How To Talk About Tragedy With Children

Holding Hands

Dr. Corinne Masur

Following the terrible events in Orlando, parents all over the country are thinking about whether to talk with their children about what happened and, if so, what to say.

Moreover, families must think about whether to allow their kids to listen to radio news or watch TV coverage, and whether to talk about what happened in front of children. This event is particularly difficult as it involves not only horrible tragedy but so many other issues: terrorism, hate, homophobia, mental health, gun control– all issues which are difficult to know how to explain to children.

The following are ideas and suggestions. Your family may choose to follow some, to modify others, and to ignore the rest. Each family is different and each child is different, so do what feels right in your particular situation.

1. For children under 10, turn off the TV and the radio. The coverage is relentless and as more information comes out, the news becomes even more graphic and frightening for young children.

2. For young children who have already heard something about what has happened – whether from the news or from friends or from overhearing adult conversations, try to explain what happened in very simple terms. For example you can say, “A man in Orlando did a very bad thing. He hurt many people. The police stopped him and now we are all trying to understand why he did this and to make sure it does not happen again.” Answer any questions that follow as simply as possible. Try to avoid overwhelming your child with too much information, information that might be scary, or info that might make your child feel in danger.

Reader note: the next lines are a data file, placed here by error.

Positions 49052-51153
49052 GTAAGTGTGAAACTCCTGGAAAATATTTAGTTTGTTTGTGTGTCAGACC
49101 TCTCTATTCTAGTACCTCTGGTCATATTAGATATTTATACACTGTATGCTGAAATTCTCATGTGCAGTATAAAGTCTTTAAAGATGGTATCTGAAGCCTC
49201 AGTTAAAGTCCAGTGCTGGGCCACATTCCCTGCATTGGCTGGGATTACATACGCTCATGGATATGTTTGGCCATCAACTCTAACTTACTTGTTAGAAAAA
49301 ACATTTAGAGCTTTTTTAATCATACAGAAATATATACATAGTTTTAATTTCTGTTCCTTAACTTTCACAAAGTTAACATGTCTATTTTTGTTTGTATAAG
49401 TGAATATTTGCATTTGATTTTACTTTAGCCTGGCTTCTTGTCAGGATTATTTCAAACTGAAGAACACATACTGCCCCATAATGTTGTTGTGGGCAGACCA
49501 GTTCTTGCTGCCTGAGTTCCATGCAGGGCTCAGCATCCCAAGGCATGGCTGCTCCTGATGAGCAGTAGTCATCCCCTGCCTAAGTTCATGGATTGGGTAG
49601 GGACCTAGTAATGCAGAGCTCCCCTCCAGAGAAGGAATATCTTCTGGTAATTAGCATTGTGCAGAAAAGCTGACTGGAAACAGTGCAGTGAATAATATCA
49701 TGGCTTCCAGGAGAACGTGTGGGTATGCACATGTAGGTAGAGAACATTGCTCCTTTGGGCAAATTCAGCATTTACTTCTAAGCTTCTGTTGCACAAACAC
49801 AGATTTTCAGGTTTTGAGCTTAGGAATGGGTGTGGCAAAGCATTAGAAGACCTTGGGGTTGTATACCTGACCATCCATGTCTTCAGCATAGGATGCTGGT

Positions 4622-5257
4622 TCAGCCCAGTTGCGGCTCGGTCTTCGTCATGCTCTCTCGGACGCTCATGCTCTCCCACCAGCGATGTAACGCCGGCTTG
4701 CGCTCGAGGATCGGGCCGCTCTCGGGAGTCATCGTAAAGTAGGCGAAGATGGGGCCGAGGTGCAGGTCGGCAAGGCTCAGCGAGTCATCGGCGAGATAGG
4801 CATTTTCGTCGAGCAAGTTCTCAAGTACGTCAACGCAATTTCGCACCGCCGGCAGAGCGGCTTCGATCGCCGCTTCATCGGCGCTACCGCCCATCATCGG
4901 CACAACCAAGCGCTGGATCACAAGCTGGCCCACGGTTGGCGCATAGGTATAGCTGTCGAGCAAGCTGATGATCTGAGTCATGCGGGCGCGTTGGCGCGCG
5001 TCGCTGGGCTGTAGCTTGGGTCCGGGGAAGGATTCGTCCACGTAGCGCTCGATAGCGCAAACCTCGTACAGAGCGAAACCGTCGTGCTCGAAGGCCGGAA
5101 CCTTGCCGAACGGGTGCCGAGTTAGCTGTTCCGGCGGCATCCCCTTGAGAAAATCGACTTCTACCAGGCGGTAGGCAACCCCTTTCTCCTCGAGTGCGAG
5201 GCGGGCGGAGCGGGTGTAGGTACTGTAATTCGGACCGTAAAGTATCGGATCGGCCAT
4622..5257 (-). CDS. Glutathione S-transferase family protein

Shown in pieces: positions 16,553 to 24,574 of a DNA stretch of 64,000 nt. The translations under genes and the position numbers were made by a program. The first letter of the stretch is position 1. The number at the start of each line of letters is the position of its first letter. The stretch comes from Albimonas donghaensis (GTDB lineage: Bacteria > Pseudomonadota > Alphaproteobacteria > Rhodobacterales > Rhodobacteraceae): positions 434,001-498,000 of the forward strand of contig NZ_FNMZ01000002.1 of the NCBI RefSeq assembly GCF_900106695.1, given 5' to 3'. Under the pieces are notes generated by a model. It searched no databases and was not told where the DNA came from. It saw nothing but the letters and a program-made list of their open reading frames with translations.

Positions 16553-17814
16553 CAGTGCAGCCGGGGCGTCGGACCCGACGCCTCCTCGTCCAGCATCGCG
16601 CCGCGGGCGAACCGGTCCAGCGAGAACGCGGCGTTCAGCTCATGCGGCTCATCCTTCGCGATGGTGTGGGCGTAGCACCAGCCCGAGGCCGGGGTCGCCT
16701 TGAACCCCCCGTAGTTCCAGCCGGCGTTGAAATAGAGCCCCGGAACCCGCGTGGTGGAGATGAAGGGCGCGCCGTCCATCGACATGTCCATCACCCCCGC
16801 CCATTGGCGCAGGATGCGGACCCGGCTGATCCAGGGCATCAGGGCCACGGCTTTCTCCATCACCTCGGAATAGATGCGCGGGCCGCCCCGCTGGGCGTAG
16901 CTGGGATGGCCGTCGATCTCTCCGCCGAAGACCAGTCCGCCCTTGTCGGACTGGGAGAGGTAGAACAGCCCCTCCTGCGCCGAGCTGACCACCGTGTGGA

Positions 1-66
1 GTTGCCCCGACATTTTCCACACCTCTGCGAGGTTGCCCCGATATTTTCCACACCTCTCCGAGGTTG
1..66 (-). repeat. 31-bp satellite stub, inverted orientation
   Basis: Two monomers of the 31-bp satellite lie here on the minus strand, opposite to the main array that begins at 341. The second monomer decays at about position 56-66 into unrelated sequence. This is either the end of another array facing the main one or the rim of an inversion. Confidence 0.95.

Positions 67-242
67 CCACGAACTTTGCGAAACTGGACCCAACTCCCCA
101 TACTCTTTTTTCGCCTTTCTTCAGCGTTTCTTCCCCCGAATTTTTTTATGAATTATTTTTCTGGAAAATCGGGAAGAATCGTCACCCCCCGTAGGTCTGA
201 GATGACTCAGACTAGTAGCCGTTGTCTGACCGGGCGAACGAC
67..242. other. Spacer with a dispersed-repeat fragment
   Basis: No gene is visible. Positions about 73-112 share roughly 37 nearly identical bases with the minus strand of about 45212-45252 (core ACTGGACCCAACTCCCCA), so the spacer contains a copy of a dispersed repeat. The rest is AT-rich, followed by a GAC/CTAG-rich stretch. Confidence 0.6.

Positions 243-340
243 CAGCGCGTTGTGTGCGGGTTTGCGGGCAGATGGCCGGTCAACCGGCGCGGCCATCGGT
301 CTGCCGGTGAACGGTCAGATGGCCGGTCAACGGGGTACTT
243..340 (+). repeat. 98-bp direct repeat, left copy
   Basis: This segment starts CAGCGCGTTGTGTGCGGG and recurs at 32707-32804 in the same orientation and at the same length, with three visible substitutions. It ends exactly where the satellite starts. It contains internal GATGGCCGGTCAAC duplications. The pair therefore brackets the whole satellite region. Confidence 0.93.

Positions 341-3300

3. Keep in mind that even with young children you can have a discussion. You can talk about what they think about why people do bad things; you can ask them whether they think it’s a good idea for people to be able to buy guns; you can talk about what are better and worse ways to handle angry feelings or feelings of hatred.

4. For older children, it’s very hard to protect them from the news since it’s everywhere – online, on TV, on the radio, coming from friends and relatives. However, you can still try to limit their viewing of television coverage by making sure the television is OFF most of the time and tuned to channels that do not cover the news at other times.

With these older children, have a discussion.
– Ask them what they know. If there are areas they are unclear about, explain simply about what happened.
– Ask them about what THEY think about it.
– Ask them what they think think the issues are.
– Don’t be afraid to talk about the issues of terrorism, hate crimes, homophobia and religious difference – but try to do so in terms that are appropriate to their age and stage of development.
– Try to listen to them and ask questions rather than lecturing TO them.

We’re all struggling to understand how and why such a terrible event could happen yet again in our country. Our children are struggling too and with even fewer resources to understand. The most important thing we can do right now is to provide love and support and comfort and to keep the discussion going.

For those interested in thinking further about talking to children about difficult topics, listen to the June 12 podcast of This American Life.

 

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